We few, we happy few, we band of brothers.
Henry V, Act IV, scene iii.
General Shakespeare Links
Mr. William Shakespeare and the Internet Maintained
by Terry A. Gray. Simply the
best Shakespeare site available. While rich in content itself (such as it's excellent Shakespeare Timeline), an
invaluable service provided by this site is it's comprehensive links to all things Shakespearean on the Internet.
Shakespeare Online Another dizzyingly
comprehensive site, this one maintained by Amanda Mabillard.
The Internet Shakespeare Editions From the
University of Victoria. A remarkable resource. The "Annex" contains transcriptions of a number of Folio and
Quarto versions of the plays.
The Complete Works of William Shakespeare
Facsimile Editions of Shakespeare's Works
From the Furness Shakespeare Library. Includes a complete facsimile edition of the First Folio and several
Quarto Editions of individual plays, such as King Lear, Romeo and Juliet, Hamlet, Merchant of Venice, 1 Henry IV,
Henry V, Pericles, Taming of the Shrew, and the 1640 collection of Poems.
Also includes other facsimiles of interest to Shakespeare buffs. Use Search or Browse to find
the text you're interested in.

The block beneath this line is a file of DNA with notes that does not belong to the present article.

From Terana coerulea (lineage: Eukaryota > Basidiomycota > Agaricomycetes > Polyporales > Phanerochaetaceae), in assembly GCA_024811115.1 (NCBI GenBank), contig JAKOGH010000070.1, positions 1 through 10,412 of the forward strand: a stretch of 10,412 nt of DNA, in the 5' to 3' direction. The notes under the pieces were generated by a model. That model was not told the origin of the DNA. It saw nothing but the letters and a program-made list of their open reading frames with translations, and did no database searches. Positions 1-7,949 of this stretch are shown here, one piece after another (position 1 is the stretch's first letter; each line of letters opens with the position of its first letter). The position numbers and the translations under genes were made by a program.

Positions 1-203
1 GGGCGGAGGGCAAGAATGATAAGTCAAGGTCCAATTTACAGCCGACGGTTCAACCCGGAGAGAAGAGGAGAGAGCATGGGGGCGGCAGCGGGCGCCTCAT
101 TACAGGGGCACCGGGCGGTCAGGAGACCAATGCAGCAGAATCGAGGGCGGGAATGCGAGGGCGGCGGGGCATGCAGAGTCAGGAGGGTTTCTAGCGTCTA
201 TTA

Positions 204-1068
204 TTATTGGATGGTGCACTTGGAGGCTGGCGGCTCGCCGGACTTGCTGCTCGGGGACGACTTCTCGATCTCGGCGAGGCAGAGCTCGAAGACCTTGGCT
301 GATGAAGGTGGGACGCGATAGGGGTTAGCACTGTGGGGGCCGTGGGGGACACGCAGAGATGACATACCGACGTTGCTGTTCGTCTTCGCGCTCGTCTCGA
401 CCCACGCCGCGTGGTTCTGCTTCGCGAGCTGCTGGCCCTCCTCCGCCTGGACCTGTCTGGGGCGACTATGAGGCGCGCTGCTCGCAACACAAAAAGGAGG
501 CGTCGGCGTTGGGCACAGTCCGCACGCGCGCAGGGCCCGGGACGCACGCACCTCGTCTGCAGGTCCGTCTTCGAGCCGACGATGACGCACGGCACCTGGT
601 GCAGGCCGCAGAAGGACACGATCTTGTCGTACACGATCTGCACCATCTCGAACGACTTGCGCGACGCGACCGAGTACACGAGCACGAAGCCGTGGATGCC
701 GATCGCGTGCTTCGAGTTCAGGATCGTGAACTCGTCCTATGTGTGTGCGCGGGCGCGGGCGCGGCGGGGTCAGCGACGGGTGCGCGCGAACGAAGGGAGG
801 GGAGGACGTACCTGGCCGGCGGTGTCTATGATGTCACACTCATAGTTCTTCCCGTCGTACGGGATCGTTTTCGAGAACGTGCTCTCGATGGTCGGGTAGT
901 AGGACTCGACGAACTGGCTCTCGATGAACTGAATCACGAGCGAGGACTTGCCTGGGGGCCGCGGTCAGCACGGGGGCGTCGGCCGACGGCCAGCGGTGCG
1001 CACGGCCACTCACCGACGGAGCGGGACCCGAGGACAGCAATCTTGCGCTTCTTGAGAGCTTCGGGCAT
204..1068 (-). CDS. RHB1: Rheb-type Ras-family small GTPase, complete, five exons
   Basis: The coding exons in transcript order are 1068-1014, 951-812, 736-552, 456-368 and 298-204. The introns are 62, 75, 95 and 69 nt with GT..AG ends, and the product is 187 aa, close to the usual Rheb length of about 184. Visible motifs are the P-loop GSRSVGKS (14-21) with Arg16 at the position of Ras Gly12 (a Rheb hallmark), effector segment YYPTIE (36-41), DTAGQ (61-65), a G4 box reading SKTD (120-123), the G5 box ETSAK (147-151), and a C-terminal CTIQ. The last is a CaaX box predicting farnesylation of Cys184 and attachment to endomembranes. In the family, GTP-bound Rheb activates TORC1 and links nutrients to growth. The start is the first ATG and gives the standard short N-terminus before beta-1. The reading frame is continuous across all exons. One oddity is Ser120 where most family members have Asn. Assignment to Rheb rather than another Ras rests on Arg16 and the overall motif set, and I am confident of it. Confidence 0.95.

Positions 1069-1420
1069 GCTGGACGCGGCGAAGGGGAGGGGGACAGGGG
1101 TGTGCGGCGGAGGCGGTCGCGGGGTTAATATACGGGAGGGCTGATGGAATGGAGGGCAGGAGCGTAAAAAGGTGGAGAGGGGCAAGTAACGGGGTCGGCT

The Authorship "Problem" Links:
The Shakespeare Authorship Page Maintained by
Terry Ross and Dave Kathman. The first place to visit for comprehensive information on the authorship "problem".
Includes links to other authorship sites, with full representation from both sides of the debate.
The Place 2 Be Nigel Davies' home page. Press
the "Literature" button for links to Nigel's three pages on the authorship "problem".
Volker Multhropp's Small Shakespeare Page Though
a dyed-in-the-wool Anti-Strat, Volker has made some interesting observations and has posted some useful resources.
STATISTICS of plays by William Shakespeare
Hartmut Ilsemann, of the English Department of Hannover University, has demonstrated that Shakespeare wrote
his plays by comparing the speech length in plays written before and after the opening of the Globe in 1599. His
conclusion is that the change in speech lengths shows a change in the artistic (and financial) involvement of
Shakespeare after he became co-owner of the Globe.
Help for Students:
Shakespeare Dictionary Stephen Sherman's selective and personal dictionary of troublesome words found in Shakespeare's plays.
Surfing with the Bard: Your Shakespeare Classroom on the Internet. Maintained by Amy Ulen.
© 1999 by Clark J. Holloway.